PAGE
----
To start, make sure that you wear gloves. Even if you think natural products won’t stain your fingers, you’d be surprised to know it can be worse or just as bad as commercial-grade options. You can apply your stain with a foam brush or rag. If you plan on working in a large area, don’t let the wood dry out between strokes or you’ll end up with streaked work. Make sure that you choose an application method that is right for the project size. Start applying a coat of your DIY wood stain and make sure you give the wood piece a thorough coat without saturating it.
Don’t allow the wood to dry. Immediately, follow the first coat with another layer of your stain, and make sure it stays relatively wet. The color should start to take and appear immediately on your piece of wood, so you can gauge when it’s dark enough and figure out how many coats you need to get there. Remember, the color will darken as it starts to dry. Give in two or three hours before you see the final color.
End the project by sealing the wood with the finish of your choice. Most DIY wood stains are water-based, so they don’t offer any protection for the wood. You can use polyurethane or wax-based finishes to seal out the water and keep the wood looking nice. Pick a finish that will survive whatever you want to put the piece through.
1. Apple Cider Vinegar with Steel Wool
To start this recipe, you’ll need a sealable glass jar. Get your piece of steel wool and put it in the jar before you cover it with a layer or apple cider vinegar. Allow it to sit, covered with the vinegar and sealed in the jar, for a day. This will lend a very rich reddish-hued stain. Be aware that the longer it sits, the darker your stain will be. It’ll eventually take on a gray tone due to oxidation and the steel wool.
If you’re after a dark, reddish-hued stain to put on your furniture, blackberries are the way to go. Start by collecting your blackberries and rinsing them to get rid of any debris. Crush your blackberries until you start to see the stain ooze out. Carefully rub the berry pulp on the wood and leave it to sit for a few hours. Once it has dried completely, carefully wipe away the leftover dried out pulp. Exposure to direct sunlight will cause this stain to fade, so use it for indoor pieces.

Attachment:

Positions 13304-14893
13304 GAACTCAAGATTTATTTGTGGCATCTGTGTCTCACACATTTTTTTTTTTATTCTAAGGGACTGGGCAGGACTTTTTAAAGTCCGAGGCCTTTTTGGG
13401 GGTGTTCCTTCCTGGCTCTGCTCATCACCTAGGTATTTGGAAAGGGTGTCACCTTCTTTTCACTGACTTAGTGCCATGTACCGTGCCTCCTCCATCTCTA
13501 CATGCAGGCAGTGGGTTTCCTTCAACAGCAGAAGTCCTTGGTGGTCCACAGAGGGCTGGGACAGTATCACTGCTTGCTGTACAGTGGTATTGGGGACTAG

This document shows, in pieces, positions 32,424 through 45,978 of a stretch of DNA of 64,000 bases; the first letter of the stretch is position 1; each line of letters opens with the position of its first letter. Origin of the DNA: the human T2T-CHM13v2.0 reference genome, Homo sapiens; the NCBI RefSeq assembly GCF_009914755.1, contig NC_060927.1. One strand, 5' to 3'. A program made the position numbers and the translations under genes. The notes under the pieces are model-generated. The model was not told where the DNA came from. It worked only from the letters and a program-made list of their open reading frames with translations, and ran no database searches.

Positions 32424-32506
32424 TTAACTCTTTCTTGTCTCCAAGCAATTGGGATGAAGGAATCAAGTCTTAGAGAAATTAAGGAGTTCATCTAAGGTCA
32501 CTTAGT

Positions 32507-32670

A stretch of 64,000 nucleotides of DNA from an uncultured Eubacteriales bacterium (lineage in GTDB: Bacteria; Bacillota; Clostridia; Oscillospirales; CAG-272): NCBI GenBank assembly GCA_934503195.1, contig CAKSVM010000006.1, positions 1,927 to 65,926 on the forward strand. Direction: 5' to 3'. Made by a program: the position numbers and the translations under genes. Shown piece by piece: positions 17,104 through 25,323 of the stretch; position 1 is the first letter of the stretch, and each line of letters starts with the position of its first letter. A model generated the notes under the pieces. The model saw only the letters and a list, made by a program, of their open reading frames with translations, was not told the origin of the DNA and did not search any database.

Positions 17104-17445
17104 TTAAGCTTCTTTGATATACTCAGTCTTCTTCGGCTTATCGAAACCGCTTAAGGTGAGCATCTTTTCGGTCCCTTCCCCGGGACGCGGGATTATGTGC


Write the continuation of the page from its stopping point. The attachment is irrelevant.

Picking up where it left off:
Bleach is a great way to darker or lighten certain types of wood, but it does have chemicals and a strong smell. You should note that it takes several applications before you start to see a difference, and a few tips for applying and using this medium include:
- After you apply the bleach, putting the piece out in the sun will help pull the color and lighten up the finished product
- Apply it with a paintbrush or a soft rag on dry wood
- Continue to apply the coats of bleach until you reach your desired shade
- Sand the wood after you apply each coat of bleach to get a smooth, neat finish
- Use a peroxide-based bleach instead of a laundry-based bleach as this won’t cause the wood to discolor.
If you want a darker, deeper, richer DIY wood stain, coffee is a great option. All you have to do is brew the coffee and add water until you reach your desired shade. Let your coffee mixture cool to room temperature and use a brush or rag to apply it to the wood. To get a darker color, let the coffee soak into the wood longer. After 10 to 15 minutes, you can wipe away any excess granules and apply several layers.
Coffee can make a very rich, deep brown stain color, depending on the beans and roast you pick out.
5. Natural Wood Stain Recipe
- Brewed coffee or tea
- Fine grade steel wool
- Glass jar
- White vinegar